The car comes screeching to a halt. My mom screams at my Dad to get out. An 18-wheeler speeds by to our left, his loud horn makes me jump, hitting my head on the Toyota’s cold metal ceiling. My Dad, drunk and belligerent, screams incoherently back.
I am four years old and sitting in my favorite seat in the car, in between Mom and Dad. He reaches through me as if I’m not there and grabs my mom’s throat. She leans back and hits his arm out of the way, accidentally hitting me in the process. I feel scared, invisible and alone. Suddenly he turns, mumbles some irrational comment, stumbles out of the car and slams the door.
Why is my Dad acting this way and are we really leaving him on the side of the freeway?
The crazed tantrums of my father, his putrid smelling breath that made my stomach turn with its sweetness of beer tinged vomit, the blood-shot, unblinking hatred emanating from his eyes; these images replayed in my mind at unexpected places. In my dreams, at parties, working out, watching TV, in my relationships.
When I met Tom he was a recovering alcoholic. A loving and devoted image of a teddy bear. I thought that I had found my soul mate. We had everything in common. We could play together, work together, and relax together.
But then his father died.
Something shifted in Tom and nothing I did could change him. He was in a rage nearly every day, whether quiet, stewing, or in full-on blow out episode. Unless he was in the mountains, the rage was there. He would drink to bury the pain but it only intensified the problem. Our fights were becoming a regular occurrence and it seemed as if my life had come full circle.
His hands tightened around my throat.
“Shut up! I don’t want to hear another word,” roared Tom.
I struggled and pushed against him, trying to find the door handle with my hand. His grasp was clinching down like a vice. Finally I felt the solid metal lever, pushed the door open and forced myself out of his claws. I fell backwards and it flashed in my brain that now it was me falling out of the car onto the hard pavement.
I picked myself up and ran as fast as I could to the small grocery store across the street. I could hear him yelling my name, trying to force me back with his voice.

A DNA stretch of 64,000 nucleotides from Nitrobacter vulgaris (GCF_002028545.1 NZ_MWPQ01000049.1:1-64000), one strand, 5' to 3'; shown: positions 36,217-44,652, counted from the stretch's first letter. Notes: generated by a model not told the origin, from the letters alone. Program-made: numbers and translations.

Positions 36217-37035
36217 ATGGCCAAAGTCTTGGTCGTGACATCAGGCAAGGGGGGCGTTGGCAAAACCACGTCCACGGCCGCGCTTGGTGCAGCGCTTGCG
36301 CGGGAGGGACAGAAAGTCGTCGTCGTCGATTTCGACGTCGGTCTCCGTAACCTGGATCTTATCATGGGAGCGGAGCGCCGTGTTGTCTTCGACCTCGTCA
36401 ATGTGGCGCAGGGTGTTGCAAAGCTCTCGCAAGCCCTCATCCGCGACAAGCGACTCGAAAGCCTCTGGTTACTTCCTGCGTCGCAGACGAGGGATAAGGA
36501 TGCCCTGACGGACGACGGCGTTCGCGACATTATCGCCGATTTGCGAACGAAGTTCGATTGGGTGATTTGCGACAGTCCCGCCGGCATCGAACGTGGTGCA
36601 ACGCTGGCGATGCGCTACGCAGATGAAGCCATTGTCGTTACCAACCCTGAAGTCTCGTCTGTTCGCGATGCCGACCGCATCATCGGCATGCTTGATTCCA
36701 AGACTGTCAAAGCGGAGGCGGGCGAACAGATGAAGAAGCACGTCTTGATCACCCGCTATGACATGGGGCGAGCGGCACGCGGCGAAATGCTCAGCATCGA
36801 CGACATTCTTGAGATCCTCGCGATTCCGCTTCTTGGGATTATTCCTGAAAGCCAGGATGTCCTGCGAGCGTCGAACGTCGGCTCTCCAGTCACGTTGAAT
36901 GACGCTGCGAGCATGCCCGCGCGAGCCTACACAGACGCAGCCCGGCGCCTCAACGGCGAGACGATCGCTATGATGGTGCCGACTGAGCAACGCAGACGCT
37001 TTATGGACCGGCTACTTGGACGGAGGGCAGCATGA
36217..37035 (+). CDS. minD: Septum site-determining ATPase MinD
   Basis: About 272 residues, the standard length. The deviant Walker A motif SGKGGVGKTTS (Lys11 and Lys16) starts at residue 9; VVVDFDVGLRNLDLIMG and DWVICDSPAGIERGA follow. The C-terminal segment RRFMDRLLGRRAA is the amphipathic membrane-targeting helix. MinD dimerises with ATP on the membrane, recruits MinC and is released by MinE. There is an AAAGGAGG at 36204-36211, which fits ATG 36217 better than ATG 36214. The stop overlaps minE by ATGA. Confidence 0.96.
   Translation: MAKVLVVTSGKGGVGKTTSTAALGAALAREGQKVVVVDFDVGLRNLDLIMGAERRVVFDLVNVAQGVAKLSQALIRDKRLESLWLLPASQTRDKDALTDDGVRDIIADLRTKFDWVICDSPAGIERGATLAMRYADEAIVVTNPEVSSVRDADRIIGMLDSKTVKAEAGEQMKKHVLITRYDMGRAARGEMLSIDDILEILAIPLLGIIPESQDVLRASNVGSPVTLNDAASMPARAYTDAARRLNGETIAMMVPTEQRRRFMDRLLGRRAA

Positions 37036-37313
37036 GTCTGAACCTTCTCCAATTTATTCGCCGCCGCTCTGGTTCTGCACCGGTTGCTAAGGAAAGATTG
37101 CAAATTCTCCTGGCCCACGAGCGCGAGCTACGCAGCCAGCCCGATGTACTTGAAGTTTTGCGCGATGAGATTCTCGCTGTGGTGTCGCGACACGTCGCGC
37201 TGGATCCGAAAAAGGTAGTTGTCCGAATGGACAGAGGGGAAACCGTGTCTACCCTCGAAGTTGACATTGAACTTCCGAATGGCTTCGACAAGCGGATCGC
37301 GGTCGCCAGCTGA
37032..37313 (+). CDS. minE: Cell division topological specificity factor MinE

A motherly-looking woman turned from the cash register as I stormed through the door.
“Please help me! My boyfriend is trying to kill me!”
She raced towards me and locked the door.
“Oh honey, are you okay? We’ll call the police.”
“Yes, yes, I think that’s a good idea,” I said softly as I slid down to the ground, collapsing from the realization of what had just happened.
The nice woman, who eerily resembled my jolly grandma with rosy cheeks, grabbed a blanket and put it around my shoulders, trying to ease my shivering. We both knew my shaking had nothing to do with being cold.
As I sat there waiting for the police to arrive, the realization that I had lived out my mom’s history became crystal clear.
That moment sitting in the car, as a little girl, was a turning point in my life; one towards fear and the belief that it was my fault. But this moment, sitting in the grocery store, shivering, I realized that if I wanted to be free of the violent cycle I had to stand up for myself. It was not my fault that Tom could not deal with his grief. I was not his stomping ground.
It was a moment of truth and clarity. If I was to live a life of happiness and love, I could not accept this behavior and must leave. It was up to me, and I was not going to let this happen again.
I called a girlfriend after the police interrogation. She said that she was happy to let me crash at her place as long as I needed. I craved “me time” and locked myself in her guest room thinking about life and where I was going. I turned my cell phone off, didn’t check my email; I needed time away.
Two days into my isolation I heard a rap at the door.
“Shiela, you have to open the door, your mom is calling frantically for you.”
Worry washed over me. I hurried to find my cell phone and called home. It seemed like an eternity before my mom answered.
“Mom, it’s me. Is everything okay?”
“Oh Sheila, honey are you sitting down? I have some horrible news.”
“What is it?”
“Aunt Joni called. Diane was killed a few nights back by her boyfriend.”
My cousin was murdered by the man who was supposed to love her on the same night that I almost lost my life he same way. I started to cry uncontrollably.
It could have been me.
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